One of the many things I wish I’d learned earlier in life is how to be happy. I mean, how to really just be a master at the whole lemonade-making enterprise. I do know it now — all kinds of things make my day better; what I had for breakfast, how much I ran, how many lines of code I wrote, the weather — but some days are just difficult. Well, harder.
Self-pity is one of the things that does not help. In fact, it is the worst possible fuel for my occasionally luridly colored imagination. But the problem with being a strong, independent person is that one wants other people to be strong and independent against.
Occasionally one doesn’t want to be strong at all.
I was — surprise — watching another House of Cards episode. I don’t want to reveal anything so I’ll say that this is an episode in which one of the characters professes to believing in something so strongly that he’d die for it. I wondered if I believed in anything that strongly, then I wondered if that would make my life easier. Purpose is clarity, after all.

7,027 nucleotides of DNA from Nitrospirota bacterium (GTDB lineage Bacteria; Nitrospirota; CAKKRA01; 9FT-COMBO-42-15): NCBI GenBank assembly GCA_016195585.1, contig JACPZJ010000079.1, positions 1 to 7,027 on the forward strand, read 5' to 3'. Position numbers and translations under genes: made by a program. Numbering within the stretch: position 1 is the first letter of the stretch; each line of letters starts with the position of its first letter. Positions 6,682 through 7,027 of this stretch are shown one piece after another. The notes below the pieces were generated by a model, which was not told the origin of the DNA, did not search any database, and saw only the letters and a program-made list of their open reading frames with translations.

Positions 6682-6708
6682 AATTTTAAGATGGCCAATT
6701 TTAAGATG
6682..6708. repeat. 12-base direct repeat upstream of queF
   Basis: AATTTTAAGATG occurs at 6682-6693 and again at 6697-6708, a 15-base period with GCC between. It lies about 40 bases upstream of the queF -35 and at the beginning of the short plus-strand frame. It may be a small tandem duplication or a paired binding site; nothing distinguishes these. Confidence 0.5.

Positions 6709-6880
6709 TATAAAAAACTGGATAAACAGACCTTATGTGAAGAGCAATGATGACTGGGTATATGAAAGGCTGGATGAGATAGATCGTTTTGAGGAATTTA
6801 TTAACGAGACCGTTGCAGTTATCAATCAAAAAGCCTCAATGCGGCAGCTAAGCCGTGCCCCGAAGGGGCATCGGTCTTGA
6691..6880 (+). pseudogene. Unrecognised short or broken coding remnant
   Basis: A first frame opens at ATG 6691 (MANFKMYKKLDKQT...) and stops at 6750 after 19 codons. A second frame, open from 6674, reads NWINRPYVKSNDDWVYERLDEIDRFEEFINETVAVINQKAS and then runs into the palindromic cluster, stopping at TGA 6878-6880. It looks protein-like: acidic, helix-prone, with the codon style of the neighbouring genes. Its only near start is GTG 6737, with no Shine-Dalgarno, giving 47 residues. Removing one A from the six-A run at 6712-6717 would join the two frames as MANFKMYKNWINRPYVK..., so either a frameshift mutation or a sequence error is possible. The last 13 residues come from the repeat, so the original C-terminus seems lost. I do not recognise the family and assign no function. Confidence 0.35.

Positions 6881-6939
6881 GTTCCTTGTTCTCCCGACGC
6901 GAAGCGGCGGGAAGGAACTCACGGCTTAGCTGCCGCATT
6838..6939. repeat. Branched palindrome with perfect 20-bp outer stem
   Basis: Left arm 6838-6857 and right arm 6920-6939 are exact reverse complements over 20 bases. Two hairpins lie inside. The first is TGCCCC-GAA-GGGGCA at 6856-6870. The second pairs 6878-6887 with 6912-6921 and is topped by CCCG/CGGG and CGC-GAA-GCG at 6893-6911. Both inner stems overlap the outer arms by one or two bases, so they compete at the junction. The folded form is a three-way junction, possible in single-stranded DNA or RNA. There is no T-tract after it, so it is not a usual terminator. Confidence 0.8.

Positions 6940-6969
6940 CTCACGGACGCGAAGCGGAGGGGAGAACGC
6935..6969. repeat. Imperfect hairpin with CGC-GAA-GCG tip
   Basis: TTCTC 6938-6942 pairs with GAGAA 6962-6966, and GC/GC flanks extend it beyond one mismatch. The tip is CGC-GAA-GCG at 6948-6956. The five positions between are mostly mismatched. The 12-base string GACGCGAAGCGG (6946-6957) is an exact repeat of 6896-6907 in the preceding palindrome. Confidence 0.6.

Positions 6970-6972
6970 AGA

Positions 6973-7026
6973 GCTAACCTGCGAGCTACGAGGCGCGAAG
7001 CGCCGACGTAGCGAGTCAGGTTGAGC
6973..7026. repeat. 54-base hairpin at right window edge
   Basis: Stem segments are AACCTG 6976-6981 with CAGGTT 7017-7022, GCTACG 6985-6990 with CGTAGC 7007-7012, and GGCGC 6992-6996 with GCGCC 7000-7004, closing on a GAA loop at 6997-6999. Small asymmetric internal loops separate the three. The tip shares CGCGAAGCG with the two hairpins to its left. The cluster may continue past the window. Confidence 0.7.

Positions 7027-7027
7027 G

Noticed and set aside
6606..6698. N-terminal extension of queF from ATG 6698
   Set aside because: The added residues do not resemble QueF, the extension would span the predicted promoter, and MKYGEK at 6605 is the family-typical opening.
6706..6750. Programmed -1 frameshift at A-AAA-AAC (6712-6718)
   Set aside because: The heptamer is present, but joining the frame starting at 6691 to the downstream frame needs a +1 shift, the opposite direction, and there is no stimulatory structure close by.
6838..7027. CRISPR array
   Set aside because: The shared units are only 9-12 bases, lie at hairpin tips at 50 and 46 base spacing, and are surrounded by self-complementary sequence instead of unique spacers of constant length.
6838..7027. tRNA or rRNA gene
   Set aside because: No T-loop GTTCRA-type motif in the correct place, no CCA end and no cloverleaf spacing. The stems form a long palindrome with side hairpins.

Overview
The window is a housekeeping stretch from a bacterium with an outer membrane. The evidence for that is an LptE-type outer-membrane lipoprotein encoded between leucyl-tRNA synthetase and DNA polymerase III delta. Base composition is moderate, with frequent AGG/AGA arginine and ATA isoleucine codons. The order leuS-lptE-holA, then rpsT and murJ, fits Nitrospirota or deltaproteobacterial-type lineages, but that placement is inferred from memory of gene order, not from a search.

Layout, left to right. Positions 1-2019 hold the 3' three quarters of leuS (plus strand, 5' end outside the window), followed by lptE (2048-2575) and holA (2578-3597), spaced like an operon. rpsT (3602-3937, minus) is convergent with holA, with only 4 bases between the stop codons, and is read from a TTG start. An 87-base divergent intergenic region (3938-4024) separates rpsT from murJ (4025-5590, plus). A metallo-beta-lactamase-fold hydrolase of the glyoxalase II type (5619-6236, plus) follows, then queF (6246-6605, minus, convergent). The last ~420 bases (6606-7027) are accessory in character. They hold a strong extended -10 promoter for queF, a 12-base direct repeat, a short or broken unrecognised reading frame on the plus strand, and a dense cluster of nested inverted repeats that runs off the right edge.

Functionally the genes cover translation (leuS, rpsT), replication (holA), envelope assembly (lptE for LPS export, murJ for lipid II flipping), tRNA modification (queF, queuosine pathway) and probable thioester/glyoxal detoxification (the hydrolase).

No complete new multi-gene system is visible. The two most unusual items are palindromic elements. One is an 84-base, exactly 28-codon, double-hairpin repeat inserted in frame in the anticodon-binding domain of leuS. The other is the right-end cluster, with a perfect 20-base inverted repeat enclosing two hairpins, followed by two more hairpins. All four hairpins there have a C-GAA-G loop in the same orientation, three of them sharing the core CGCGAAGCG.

But I suspect that life is infinitely stranger, harder, and more complex than our beliefs. Our minds can be changed. Reality cannot.
I am sometimes casually astonished by how many things that I thought of in the purest abstract have gone from theory to reality. Taxes, for instance, or holding a 9-to-5 job. I was watching the new Star Wars and Hans Solo says something like, “I never ask myself if it’s possible until after I’ve done it.” This sort of thing is true to a remarkable degree, I’ve found. It’s only when I stop to breathe that I realize how much I’m underwater.
The really funny thing about all these random philosophical thoughts is that I’m not even trying to impress anyone. Unfortunately these are the sorts of weighty things that I cudgel my brain with at 10.42 pm, when I should be thinking about going to bed.
Some days are hard because I don’t want to think; I want to be given the answers. Of course, this is not how reality works.